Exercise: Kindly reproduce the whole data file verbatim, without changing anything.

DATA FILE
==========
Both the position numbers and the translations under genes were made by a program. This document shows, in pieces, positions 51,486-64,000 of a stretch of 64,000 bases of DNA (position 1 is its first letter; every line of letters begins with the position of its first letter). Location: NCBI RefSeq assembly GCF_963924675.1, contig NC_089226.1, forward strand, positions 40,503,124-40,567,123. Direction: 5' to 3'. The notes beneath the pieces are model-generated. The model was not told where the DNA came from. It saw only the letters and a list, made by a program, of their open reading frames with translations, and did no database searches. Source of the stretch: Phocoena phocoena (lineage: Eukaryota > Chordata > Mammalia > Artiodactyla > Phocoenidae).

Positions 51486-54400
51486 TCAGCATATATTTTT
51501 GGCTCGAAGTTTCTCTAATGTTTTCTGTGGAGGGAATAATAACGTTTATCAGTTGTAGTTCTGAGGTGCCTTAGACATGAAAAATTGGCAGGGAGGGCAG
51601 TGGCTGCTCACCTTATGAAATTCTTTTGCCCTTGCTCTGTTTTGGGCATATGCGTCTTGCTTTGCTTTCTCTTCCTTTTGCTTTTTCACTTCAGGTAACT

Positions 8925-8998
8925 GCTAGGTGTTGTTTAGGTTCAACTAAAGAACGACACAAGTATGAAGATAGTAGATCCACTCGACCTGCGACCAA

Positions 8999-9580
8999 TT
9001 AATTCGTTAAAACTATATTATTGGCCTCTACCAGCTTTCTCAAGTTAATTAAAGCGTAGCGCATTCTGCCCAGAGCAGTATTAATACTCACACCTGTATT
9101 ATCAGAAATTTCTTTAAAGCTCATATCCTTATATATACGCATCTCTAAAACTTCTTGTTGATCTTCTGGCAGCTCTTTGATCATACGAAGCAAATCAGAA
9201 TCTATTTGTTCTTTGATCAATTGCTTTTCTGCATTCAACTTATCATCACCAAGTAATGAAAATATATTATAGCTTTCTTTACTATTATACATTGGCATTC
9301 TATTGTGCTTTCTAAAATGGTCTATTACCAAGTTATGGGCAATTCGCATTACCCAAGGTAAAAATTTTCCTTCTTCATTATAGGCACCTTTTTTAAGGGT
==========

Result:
Both the position numbers and the translations under genes were made by a program. This document shows, in pieces, positions 51,486-64,000 of a stretch of 64,000 bases of DNA (position 1 is its first letter; every line of letters begins with the position of its first letter). Location: NCBI RefSeq assembly GCF_963924675.1, contig NC_089226.1, forward strand, positions 40,503,124-40,567,123. Direction: 5' to 3'. The notes beneath the pieces are model-generated. The model was not told where the DNA came from. It saw only the letters and a list, made by a program, of their open reading frames with translations, and did no database searches. Source of the stretch: Phocoena phocoena (lineage: Eukaryota > Chordata > Mammalia > Artiodactyla > Phocoenidae).

Positions 51486-54400
51486 TCAGCATATATTTTT
51501 GGCTCGAAGTTTCTCTAATGTTTTCTGTGGAGGGAATAATAACGTTTATCAGTTGTAGTTCTGAGGTGCCTTAGACATGAAAAATTGGCAGGGAGGGCAG
51601 TGGCTGCTCACCTTATGAAATTCTTTTGCCCTTGCTCTGTTTTGGGCATATGCGTCTTGCTTTGCTTTCTCTTCCTTTTGCTTTTTCACTTCAGGTAACT

Positions 8925-8998
8925 GCTAGGTGTTGTTTAGGTTCAACTAAAGAACGACACAAGTATGAAGATAGTAGATCCACTCGACCTGCGACCAA

Positions 8999-9580
8999 TT
9001 AATTCGTTAAAACTATATTATTGGCCTCTACCAGCTTTCTCAAGTTAATTAAAGCGTAGCGCATTCTGCCCAGAGCAGTATTAATACTCACACCTGTATT
9101 ATCAGAAATTTCTTTAAAGCTCATATCCTTATATATACGCATCTCTAAAACTTCTTGTTGATCTTCTGGCAGCTCTTTGATCATACGAAGCAAATCAGAA
9201 TCTATTTGTTCTTTGATCAATTGCTTTTCTGCATTCAACTTATCATCACCAAGTAATGAAAATATATTATAGCTTTCTTTACTATTATACATTGGCATTC
9301 TATTGTGCTTTCTAAAATGGTCTATTACCAAGTTATGGGCAATTCGCATTACCCAAGGTAAAAATTTTCCTTCTTCATTATAGGCACCTTTTTTAAGGGT